Green Consumerism: An A-to-Z Guide, 1st Edition

  • Published By: SAGE
  • ISBN-10: 1412973805
  • ISBN-13: 9781412973809
  • Grade Level Range: College Freshman - College Senior
  • 525 Pages | eBook
  • Original Copyright 2010 | Published/Released July 2011
  • This publication's content originally published in print form: 2010

  • Price:  Sign in for price

About

Overview

Via 150 signed entries, Green Consumerism: An A to Z Guide offers a wide ranging examination of green consumerism, one reflecting the diversity of views and debates surrounding the concept. The multiplicity of topics and disciplinary perspectives provides a useful survey of the nature of green consumerism, the forms it takes, the issues impacting it, and the practices it involves. Contributing authors also provide insights into the social and spacial constitution of green consumerism, its multifaceted and sometimes contested contours, and the ways it is embedded and shaped in relation to wider cultural, economic, political and environmental processes. Readers will derive a sense not only of what green consumerism has become, but more critically, how it might evolve, addressing both limitations and possibilities for real and meaningful change. Vivid photographs, searchable hyperlinks, numerous cross references, an extensive resource guide, and a clear, accessible writing style make the Green Society volumes ideal for classroom use as well as for research.

Table of Contents

Front Cover.
Half Title Page.
Title Page.
Copyright Page.
Contents.
About the Editors.
Introduction.
Reader's Guide.
List of Articles.
List of Contributors.
Green Consumerism Chronology.
1: Adhesives.
2: Advertising.
3: Affluenza.
4: Air Travel.
5: Apparel.
6: Audio Equipment.
7: Automobiles.
8: Baby Products.
9: Beverages.
10: Biodegradability.
11: Books.
12: Bottled Beverages (Water).
13: Carbon Credits.
14: Carbon Emissions.
15: Carbon Offsets.
16: Car Washing.
17: Certification Process.
18: Certified Products (Fair Trade or Organic).
19: Cleaning Products.
20: Coffee.
21: Commodity Fetishism.
22: Commuting.
23: Composting.
24: Computers and Printers.
25: Confections.
26: Conspicuous Consumption.
27: Consumer Activism.
28: Consumer Behavior.
29: Consumer Boycotts.
30: Consumer Culture.
31: Consumer Ethics.
32: Consumerism.
33: Consumer Society.
34: Cosmetics.
35: Dairy Products.
36: Demographics.
37: Diderot Effect.
38: Disparities in Consumption.
39: Disposable Plates and Plastic Implements.
40: Downshifting.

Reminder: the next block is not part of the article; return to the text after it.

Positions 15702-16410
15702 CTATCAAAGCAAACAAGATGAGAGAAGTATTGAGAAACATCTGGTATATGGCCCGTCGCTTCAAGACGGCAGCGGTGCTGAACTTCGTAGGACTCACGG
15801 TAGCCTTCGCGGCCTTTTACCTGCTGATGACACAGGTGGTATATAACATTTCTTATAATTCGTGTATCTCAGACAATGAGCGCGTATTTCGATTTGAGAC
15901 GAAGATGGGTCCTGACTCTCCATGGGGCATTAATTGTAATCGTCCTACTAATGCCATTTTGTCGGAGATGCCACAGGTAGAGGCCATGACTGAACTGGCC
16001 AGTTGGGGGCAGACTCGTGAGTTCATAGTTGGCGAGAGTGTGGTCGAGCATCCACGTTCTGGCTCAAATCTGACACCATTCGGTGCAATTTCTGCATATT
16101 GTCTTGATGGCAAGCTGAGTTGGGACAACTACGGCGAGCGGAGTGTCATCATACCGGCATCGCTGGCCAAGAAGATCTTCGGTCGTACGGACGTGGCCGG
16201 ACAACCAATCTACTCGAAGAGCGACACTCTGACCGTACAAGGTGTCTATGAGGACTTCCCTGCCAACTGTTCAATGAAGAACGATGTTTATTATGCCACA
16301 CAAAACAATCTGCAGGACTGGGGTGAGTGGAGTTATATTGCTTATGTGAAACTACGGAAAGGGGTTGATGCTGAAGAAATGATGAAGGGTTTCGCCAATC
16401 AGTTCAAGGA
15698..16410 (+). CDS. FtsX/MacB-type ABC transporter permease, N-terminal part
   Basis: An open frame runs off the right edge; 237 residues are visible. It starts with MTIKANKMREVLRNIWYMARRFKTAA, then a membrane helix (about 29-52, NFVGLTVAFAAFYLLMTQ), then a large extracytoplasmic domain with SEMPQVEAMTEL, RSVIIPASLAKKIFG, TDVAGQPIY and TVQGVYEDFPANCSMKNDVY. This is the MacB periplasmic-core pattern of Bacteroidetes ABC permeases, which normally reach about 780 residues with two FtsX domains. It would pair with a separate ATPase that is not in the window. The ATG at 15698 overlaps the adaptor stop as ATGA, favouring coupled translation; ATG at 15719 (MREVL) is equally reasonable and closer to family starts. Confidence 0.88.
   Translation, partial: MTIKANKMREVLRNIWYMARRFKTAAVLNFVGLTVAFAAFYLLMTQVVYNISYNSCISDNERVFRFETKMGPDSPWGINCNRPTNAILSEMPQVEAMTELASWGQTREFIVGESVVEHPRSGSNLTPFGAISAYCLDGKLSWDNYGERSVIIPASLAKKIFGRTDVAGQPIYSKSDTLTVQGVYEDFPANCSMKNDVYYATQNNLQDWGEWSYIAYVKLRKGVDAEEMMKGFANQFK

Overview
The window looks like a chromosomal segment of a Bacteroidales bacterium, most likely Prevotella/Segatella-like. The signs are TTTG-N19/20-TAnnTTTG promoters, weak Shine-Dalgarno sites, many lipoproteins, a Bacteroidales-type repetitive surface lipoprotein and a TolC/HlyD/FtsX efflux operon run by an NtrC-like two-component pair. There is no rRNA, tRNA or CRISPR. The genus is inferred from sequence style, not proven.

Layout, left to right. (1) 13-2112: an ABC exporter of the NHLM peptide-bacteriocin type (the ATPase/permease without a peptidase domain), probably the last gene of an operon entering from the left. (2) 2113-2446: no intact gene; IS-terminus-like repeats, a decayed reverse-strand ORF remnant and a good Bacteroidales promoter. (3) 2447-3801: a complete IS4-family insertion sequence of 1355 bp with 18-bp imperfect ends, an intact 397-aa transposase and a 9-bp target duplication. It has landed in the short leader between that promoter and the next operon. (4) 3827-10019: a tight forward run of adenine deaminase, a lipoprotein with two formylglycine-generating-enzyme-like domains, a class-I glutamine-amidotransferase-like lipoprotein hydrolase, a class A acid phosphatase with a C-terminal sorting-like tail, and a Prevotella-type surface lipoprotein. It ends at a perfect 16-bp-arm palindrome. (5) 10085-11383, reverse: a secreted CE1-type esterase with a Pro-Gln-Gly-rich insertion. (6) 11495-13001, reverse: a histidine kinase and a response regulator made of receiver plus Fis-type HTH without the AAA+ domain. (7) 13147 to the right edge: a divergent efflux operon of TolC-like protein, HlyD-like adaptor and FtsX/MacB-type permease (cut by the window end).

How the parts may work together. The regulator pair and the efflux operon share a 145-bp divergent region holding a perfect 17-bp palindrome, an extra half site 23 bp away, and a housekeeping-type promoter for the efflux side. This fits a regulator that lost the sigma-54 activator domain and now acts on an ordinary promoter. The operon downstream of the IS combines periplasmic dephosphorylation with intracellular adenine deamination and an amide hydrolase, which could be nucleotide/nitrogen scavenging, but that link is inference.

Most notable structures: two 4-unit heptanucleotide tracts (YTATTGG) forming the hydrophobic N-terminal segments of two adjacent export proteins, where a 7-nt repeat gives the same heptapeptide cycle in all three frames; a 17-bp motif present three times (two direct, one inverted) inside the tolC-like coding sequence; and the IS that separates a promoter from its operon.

41: Dumpster Diving.
42: Durability.
43: Ecolabeling.
44: Ecological Footprint.
45: Ecotourism.
46: Electricity Usage.
47: Energy Efficiency of Products and Appliances.
48: Environmentalism.
49: Environmentally Friendly.
50: Ethically Produced Products.
51: E-Waste.
52: Fair Trade.
53: Fashion.
54: Final Consumption.
55: Finance and Economics.
56: Fish.
57: Floor and Wall Coverings.
58: Food Additives.
59: Food Miles.
60: Frugality.
61: Fuel.
62: Funerals.
63: Furniture.
64: Gardening/Growing.
65: Garden Tools and Appliances.
66: Genetically Modified Products.
67: Gifting (Green Gifts).
68: Government Policy and Practice (Local and National).
69: Grains.
70: Green Communities.
71: Green Consumer.
72: Green Consumerism Organizations.
73: Green Design.
74: Green Discourse.
75: Green Food.
76: Green Gross Domestic Product.
77: Green Homes.
78: Green Marketing.
79: Green Politics.
80: Greenwashing.
81: Healthcare.
82: Heating and Cooling.
83: Home Appliances.
84: Home Shopping and Catalogs.
85: Homewares.
86: Insulation.
87: International Regulatory Frameworks.
88: Internet Purchasing.
89: Kyoto Protocol.
90: Lawns and Landscaping.
91: Leisure and Recreation.
92: Lifestyle, Rural.
93: Lifestyle, Suburban.
94: Lifestyle, Sustainable.
95: Lifestyle, Urban.
96: Lighting.
97: Linen and Bedding.
98: Local Exchange Trading Schemes.
99: Locally Made.
100: Magazines.
101: Malls.
102: Markets (Organic/Farmers).
103: Materialism.
104: Meat.
105: Mobile Phones.
106: Morality (Consumer Ethics).
107: Needs and Wants.
108: Organic.
109: Organisation for Economic Co-operation and Development (OECD).
110: Overconsumption.
111: Packaging and Product Containers.
112: Paper Products.
113: Personal Products.
114: Pesticides and Fertilizers.
115: Pets.
116: Pharmaceuticals.
117: Plants.
118: Positional Goods.
119: Poultry and Eggs.
120: Poverty.
121: Pricing.
122: Production and Commodity Chains.
123: Product Sharing.
124: Psychographics.
125: Public Transportation.
126: Quality of Life.
127: Recyclable Products.
128: Recycling.
129: Regulation.
130: Resource Consumption and Usage.
131: Seasonal Products.
132: Secondhand Consumption.
133: Services.
134: Shopping.
135: Shopping Bags.
136: Simple Living.
137: Slow Food.
138: Social Identity.
139: Solid and Human Waste.
140: Sports.
141: Supermarkets.
142: Super Rich.
143: Sustainable Consumption.
144: Swimming Pools and Spas.
145: Symbolic Consumption.
146: Taxation.
147: Tea.
148: Television and DVD Equipment.
149: Tools.
150: Toys.
151: United Nations Human Development Report 1998.
152: Vege-Box Schemes.
153: Vegetables and Fruits.
154: Waste Disposal.
155: Water.
156: Websites and Blogs.
157: Windows.
Green Consumerism Glossary.
Green Consumerism Resource Guide.
Green Consumerism Appendix.
Index.